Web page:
Usually, the diagnosis is easy to establish clinically, based on symptoms of impaired gastric evacuation and a history of peptic ulcer disease. X-ray examination determines the violation of evacuation from the stomach, its expansion and atony. The differential diagnosis should be carried out with a malignant tumor, in favor of which a short history and the absence in the past of the classic clinic of peptic ulcer disease can speak. The diagnosis is clarified by gastroscopic examination.  

Malignant ulcer

Stomach ulcers in 15-20% of cases undergo cancerous degeneration. Particularly unfavorable in this regard are ulcers of the greater curvature and of the prepyloric section of the stomach. About 90% of ulcers of greater curvature are malignant. Callous ulcers are more often malignant in patients over 40 years of age. An ulcer larger than 1.5 cm in diameter should be considered potentially malignant. Malignancy often begins at the edge of the ulcer, less often from the bottom. 

There are no completely reliable signs of cancerous degeneration . Its distinct symptoms, as a rule, appear too late. And yet, some signs can help the doctor establish the malignancy of the ulcer, in any case, suspect it and subject the patient to a thorough examination: 1) the localization of the ulcer (ulcers of greater curvature, prepyloric and cardiac should be considered potentially malignant and such patients should be examined especially carefully); 2) the diameter of the ulcer is more than 1.5 cm; 3) long-term ulcerative history; 4) proven reduction in gastric acidity. The last sign should be taken into account only if the study of gastric juice was carried out by sufficiently reliable methods (pH-metry, fractional study). An important indication of the possibility of malignancy is a change in the nature of the pain syndrome, which is usually manifested by the disappearance of its frequency and constant dull pain. Sometimes the pain disappears almost completely. In any case, any change in the nature of the usual pain should be taken into account, which patients usually note quite clearly. The ineffectiveness of a 4-6 week course of intensive treatment should also raise suspicion of malignancy.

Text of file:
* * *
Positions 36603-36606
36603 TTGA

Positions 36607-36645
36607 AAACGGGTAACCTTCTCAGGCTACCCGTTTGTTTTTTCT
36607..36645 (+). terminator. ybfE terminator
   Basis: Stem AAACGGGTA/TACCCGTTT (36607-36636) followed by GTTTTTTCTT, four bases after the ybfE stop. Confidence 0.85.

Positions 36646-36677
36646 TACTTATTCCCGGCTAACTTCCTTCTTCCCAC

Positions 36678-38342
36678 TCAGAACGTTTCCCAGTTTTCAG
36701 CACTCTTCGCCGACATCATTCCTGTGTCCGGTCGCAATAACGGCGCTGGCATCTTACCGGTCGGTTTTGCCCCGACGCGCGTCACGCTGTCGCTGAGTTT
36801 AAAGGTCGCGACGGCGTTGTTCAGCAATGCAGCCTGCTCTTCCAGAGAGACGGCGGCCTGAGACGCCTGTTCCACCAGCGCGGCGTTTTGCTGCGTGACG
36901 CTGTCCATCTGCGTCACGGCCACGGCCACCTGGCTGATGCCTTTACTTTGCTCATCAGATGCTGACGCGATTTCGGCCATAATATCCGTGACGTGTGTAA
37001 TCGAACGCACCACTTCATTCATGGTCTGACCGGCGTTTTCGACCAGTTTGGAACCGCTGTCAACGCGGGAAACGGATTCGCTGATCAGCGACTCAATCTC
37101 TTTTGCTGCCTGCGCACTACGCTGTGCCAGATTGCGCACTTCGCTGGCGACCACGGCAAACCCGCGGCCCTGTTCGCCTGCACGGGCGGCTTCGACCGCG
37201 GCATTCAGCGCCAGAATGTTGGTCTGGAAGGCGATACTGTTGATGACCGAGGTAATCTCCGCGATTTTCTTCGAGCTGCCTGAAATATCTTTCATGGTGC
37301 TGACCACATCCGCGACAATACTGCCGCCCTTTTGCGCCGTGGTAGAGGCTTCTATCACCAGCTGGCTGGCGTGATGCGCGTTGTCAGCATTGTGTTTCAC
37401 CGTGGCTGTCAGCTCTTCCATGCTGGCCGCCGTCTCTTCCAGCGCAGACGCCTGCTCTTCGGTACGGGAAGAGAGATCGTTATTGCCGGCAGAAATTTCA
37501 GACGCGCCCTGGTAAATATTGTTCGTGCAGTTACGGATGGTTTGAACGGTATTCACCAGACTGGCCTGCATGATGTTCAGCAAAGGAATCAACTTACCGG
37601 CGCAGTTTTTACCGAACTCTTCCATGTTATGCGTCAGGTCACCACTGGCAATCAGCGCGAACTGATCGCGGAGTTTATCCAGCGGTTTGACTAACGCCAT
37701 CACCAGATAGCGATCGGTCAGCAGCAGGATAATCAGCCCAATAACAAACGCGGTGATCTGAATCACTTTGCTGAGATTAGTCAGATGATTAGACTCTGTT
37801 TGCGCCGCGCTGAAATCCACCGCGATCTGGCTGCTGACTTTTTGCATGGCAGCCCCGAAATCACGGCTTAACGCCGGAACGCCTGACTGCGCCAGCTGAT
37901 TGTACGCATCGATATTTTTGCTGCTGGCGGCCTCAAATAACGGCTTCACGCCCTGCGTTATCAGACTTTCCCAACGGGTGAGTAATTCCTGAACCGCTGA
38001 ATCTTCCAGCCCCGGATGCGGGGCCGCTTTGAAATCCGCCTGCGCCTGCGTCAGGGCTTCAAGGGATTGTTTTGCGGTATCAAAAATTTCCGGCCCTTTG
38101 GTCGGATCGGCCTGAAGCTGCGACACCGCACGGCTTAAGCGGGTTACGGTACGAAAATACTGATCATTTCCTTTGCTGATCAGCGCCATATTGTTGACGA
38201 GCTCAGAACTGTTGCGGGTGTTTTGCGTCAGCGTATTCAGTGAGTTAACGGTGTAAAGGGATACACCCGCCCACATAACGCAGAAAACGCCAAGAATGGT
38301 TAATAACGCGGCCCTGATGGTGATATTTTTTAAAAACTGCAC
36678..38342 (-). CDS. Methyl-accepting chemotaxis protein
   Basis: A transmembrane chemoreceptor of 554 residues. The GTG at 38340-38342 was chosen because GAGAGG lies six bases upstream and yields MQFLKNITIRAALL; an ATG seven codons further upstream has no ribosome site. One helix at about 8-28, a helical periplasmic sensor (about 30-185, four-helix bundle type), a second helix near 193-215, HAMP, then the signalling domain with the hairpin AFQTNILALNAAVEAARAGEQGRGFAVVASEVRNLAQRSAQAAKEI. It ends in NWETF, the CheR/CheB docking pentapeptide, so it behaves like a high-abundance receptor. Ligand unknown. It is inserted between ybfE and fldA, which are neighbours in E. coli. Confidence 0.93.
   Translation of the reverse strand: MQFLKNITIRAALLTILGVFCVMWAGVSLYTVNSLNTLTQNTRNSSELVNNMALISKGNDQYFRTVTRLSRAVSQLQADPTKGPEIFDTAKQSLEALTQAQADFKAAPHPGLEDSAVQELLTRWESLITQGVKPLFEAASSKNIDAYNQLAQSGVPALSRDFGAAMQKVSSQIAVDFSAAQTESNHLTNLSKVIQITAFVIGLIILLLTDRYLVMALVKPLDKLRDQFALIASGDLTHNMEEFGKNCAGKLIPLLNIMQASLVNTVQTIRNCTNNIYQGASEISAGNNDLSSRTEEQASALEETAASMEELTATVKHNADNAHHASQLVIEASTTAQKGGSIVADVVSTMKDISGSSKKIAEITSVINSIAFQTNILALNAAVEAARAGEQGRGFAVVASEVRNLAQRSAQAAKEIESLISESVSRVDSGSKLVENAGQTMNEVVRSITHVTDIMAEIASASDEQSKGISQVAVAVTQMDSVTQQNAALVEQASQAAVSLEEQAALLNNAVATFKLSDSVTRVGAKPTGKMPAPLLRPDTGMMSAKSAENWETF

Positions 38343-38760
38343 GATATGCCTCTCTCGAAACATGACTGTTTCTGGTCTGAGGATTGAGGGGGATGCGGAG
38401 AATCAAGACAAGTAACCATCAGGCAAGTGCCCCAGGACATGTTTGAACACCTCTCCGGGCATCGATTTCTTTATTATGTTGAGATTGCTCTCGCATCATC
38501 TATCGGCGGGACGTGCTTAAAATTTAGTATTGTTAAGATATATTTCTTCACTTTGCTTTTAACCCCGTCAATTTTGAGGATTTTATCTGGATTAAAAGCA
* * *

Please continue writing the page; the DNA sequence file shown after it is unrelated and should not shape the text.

It must be remembered that the elimination of the ulcerative niche , established during the control X-ray examination, may occur as a result of its filling with a growing tumor. 

It is practically impossible to catch the initial signs of malignancy by X-ray. X-ray signs (undermining of the edges of the ulcer, infiltration, filling defect) appear later. The leading role in the diagnosis of the initial stage of malignancy belongs to gastroscopy with biopsy. For research, it is necessary to take pieces of tissue from several places of the ulcer, keeping in mind that malignancy can begin at any one point. A negative biopsy response does not mean that there is no malignancy, since the affected area may not be included in the biopsy area. If it is still impossible to exclude malignancy clinically, radiologically and endoscopically in such a patient, endoscopy and biopsy should be repeated. If even after a re-examination there are doubts, the patient should be operated on, since not only proven malignancy, but also a reasonable suspicion of it serves as an indication for surgery. Only such an approach will avoid fatal mistakes.